Anesthetic Accidents More Common in Afternoon

Shortage of anesthesiologists leads to longer working hours, more fatigue
By Jane Parry
HealthDay Reporter

MONDAY, July 21 (HealthDay News) -- Anesthetic adverse events are more common in surgeries performed after 4 p.m., and are exacerbated by the shortage of anesthesia care providers, which has increased working hours and therefore fatigue, according to an article published in the July issue of the AORN Journal.

Joshua Johnson, R.N., of Memorial Hospital of Carbondale in Carbondale, Ill., writes that fatigue and sleep deprivation are major contributors to the risk of anesthetic adverse events, and notes several interventions to reduce this risk, including educating anesthesia care staff about the effects of sleep deprivation; combating fatigue using naps, strategic use of caffeine and maintaining good sleep habits; healthy sleep; and limiting work hours.

Administrative delays also play a role in the risk of anesthetic adverse events, the author notes, adding that further research is needed to assess its impact. Although short-term measures can combat fatigue, the long-term solution lies in addressing the underlying causes of fatigue.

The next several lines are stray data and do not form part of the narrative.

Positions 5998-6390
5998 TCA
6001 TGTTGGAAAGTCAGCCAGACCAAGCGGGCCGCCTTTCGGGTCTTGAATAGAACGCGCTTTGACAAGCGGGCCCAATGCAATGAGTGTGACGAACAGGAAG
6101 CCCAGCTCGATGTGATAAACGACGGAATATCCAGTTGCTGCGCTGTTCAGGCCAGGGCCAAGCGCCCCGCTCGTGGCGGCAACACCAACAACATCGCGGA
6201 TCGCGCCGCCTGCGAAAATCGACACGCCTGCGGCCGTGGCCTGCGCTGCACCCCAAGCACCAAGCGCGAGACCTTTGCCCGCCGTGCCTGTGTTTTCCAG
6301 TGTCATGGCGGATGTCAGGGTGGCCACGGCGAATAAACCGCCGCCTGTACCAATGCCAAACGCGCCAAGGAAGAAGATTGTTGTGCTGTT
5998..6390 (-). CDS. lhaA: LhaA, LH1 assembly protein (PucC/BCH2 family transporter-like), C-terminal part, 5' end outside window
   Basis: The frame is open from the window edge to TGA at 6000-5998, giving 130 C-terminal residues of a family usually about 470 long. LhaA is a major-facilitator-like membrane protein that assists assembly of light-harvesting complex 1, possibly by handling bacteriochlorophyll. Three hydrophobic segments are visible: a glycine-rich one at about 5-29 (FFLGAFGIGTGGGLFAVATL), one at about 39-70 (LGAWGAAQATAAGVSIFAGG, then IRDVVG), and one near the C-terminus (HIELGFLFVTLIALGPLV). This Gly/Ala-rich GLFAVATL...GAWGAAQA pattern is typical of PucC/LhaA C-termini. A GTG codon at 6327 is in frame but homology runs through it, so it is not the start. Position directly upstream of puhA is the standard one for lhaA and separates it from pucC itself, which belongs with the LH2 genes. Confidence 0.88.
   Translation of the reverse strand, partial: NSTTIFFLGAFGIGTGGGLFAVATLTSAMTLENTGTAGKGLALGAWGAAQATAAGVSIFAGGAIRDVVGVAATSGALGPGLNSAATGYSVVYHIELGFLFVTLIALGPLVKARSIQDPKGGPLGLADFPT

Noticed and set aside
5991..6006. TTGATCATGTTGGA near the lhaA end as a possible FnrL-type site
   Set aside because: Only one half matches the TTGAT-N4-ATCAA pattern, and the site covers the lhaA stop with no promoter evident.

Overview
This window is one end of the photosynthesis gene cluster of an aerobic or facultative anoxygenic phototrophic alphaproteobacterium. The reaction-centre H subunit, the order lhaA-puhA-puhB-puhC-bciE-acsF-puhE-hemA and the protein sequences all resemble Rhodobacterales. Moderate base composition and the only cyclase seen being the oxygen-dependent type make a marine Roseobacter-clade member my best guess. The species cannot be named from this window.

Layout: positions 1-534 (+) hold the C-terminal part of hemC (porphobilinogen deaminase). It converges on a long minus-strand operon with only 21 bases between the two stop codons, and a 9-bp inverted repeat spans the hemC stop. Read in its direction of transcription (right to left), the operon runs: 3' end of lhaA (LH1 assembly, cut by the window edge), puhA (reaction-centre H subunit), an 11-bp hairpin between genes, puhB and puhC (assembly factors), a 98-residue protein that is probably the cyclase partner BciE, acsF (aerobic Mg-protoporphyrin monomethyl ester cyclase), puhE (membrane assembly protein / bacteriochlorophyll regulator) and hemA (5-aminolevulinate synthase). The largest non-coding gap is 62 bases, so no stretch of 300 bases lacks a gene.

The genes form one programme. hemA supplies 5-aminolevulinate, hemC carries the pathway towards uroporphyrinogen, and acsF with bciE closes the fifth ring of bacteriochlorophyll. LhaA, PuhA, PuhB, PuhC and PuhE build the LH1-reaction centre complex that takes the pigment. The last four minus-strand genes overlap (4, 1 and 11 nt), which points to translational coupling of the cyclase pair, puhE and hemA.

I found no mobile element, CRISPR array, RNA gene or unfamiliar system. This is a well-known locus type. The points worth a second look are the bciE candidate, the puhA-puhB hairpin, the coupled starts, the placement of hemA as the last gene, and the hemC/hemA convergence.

"Leaders and staff members in each facility must think outside the box and brainstorm to develop new ideas and approaches to successfully accomplish daily surgeries in their facility," the author writes. "Patients throughput, scheduling, on-call hours and interdepartment communications are all inroads to administrative delays and fatigue."

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